As worries about the economy begin to ease, special event professionals examine how they can succeed in 2012.
Confidence that the economy is at least beginning to stabilize has special event professionals more optimistic for 2012, but some familiar hurdles will remain for the foreseeable future. The findings come from the survey conducted annually by Penton Media, parent company of Special Events.
ECONOMY WORRIES EASING?
The percentage of in-house event pros saying that an uncertain economy will be a big challenge this year came in 49 percent. This is a sharp drop from the forecast for 2009, a tough year when 78 percent of in-house pros were worried about the impact of the bad economy.
Independents remain more concerned about the ups and downs of the economy. For the 2012 forecast, 69 percent say an uncertain economy will be a challenge for them this year. This is, however, an improvement over the 2009 forecast, when a whopping 88 percent of independents were alarmed by the uncertain economy.
In-house event pros feel better about their own jobs. Only 18 percent say that "my own company's uncertain finances" will be a worry this year, down from 26 percent in the 2009 forecast.
In a similar vein, 81 percent of independent respondents said "reduced client budgets" would be a big challenge in 2009, a figure that has dropped to 69 percent in the 2012 forecast.
Both in-house and independent event pros say the No. 1 secret to success in 2012 will be "creating events for smaller budgets."
BUDGET BLUES HANG ON
In the 2012 survey, respondents hit on several of the same themes they have in recent years—namely, relying on creativity to create wonderful events without much money to spend doing so.
"We have to do more with less—but that's nothing new," one respondent says.
One respondent jokes, "Maybe we can coin a new phrase: 'sheac,'" which, the reader says, means "cheap, flashy, yet elegantly chic!"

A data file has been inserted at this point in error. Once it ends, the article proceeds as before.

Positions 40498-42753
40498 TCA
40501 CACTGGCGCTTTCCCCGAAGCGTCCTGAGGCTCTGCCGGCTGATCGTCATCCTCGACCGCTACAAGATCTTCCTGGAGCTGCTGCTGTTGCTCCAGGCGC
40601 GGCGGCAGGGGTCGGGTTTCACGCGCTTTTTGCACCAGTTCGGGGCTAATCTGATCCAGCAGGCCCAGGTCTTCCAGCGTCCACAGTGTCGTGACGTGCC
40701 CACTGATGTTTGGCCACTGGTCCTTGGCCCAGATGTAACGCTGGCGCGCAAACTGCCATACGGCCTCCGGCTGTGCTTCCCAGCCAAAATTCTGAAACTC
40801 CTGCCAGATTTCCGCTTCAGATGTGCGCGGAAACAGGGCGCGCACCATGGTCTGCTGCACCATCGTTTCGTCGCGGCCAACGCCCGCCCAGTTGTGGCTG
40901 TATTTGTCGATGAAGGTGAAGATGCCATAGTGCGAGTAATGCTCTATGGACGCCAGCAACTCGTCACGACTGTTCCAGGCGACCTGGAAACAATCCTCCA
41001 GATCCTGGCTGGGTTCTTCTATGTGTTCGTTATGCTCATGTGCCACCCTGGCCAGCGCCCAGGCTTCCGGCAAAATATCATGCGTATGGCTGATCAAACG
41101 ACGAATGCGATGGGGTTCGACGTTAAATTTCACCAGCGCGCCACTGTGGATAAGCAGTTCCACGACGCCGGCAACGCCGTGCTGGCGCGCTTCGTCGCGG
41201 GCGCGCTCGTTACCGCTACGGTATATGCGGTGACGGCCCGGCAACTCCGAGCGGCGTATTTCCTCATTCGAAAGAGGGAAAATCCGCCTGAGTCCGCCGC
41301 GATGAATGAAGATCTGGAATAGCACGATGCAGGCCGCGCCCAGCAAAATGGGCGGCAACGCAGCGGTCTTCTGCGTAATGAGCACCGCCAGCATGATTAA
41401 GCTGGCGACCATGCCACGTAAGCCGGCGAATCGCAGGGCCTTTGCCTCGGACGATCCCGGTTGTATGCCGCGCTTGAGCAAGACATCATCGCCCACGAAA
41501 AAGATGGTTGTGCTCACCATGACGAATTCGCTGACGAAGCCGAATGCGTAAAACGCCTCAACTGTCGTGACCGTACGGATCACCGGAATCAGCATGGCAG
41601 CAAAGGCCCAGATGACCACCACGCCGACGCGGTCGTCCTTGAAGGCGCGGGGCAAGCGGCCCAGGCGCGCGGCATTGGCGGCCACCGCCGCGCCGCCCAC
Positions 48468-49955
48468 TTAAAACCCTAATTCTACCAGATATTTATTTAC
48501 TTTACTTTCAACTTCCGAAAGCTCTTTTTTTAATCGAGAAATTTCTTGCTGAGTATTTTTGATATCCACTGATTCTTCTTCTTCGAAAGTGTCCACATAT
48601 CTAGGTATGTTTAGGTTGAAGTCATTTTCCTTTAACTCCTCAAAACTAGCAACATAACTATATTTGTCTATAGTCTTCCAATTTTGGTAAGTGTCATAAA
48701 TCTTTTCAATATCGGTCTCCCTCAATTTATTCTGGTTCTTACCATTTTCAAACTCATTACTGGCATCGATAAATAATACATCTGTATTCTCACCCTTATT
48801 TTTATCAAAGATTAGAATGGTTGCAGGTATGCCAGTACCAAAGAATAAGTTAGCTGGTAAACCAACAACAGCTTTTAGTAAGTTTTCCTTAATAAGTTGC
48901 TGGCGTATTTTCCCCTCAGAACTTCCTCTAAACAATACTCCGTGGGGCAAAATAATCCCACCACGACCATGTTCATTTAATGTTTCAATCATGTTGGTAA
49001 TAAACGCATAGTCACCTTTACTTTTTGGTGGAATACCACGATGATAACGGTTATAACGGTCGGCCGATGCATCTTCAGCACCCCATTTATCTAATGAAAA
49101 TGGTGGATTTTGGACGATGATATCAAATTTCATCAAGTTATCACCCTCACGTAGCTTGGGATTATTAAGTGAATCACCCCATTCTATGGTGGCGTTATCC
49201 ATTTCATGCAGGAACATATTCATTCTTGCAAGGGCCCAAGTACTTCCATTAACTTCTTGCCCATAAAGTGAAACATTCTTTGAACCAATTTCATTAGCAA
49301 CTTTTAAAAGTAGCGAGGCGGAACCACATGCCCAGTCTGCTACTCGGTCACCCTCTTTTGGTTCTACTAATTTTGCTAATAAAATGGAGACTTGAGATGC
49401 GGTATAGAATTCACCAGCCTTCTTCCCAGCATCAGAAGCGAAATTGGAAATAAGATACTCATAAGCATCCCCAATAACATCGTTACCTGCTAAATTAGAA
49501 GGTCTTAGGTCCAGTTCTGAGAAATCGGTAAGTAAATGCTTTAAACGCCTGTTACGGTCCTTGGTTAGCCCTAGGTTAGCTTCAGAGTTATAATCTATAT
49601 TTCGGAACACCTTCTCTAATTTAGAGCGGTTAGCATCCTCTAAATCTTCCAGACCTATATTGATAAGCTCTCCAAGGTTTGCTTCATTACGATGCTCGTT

Another respondent warns that event pros must continually top themselves. Success will come from "being able to talk to your clients, understand their needs/wants/constraints, and give them what they want—but better than they imagine."
Indeed, many respondents say that to win in 2012, event pros must change along with a changing world.
"We have to toss out the old tricks we've used and reinvent what we do," as one respondent puts it. "Let's not produce another gala, fundraiser, fashion show or concert using the same methodology. Let's invent the future!"
In an interesting development, the challenge of "coping with new technology" took a big jump this year. Only 4 percent of all event pros saw "new technology" as a challenge last year, but that figure has risen to 10 percent of in-house pros and 11 percent of independents.
Based on the write-in responses from the survey, the "new technology" respondents are likely referring to is the wild world of social media.
Some respondents see social media as a remarkably flexible tool that will not only help them market themselves but also improve events themselves.
One respondent believes that mastering social media marketing will help "find your target clients and build relationships."
Says another, "Social media will keep attendees informed, increase dialogue with attendees and [help] come up with new events that entertain our attendees."
AND WHEN YOU GET LEMONS …
The can-do spirit of the event profession comes through in many of the write-in responses.
"Be good to yourself," one reader says. "It's tough out there."
Another says, "Remember that an increase in business after a economic downturn is much slower to come back, and as long as there is steady growth at some level in your business, you are headed in the right direction."
And a final secret to success, as one respondent puts it: "Turn lemons into lemonade, put it in a designer glass, and call it a signature drink!"
See the full story in the January-February issue of Special Events.
The entire survey is available for a nominal fee; send a message here for more information.
Photo by iStockphoto.com / © Kizilkayaphotos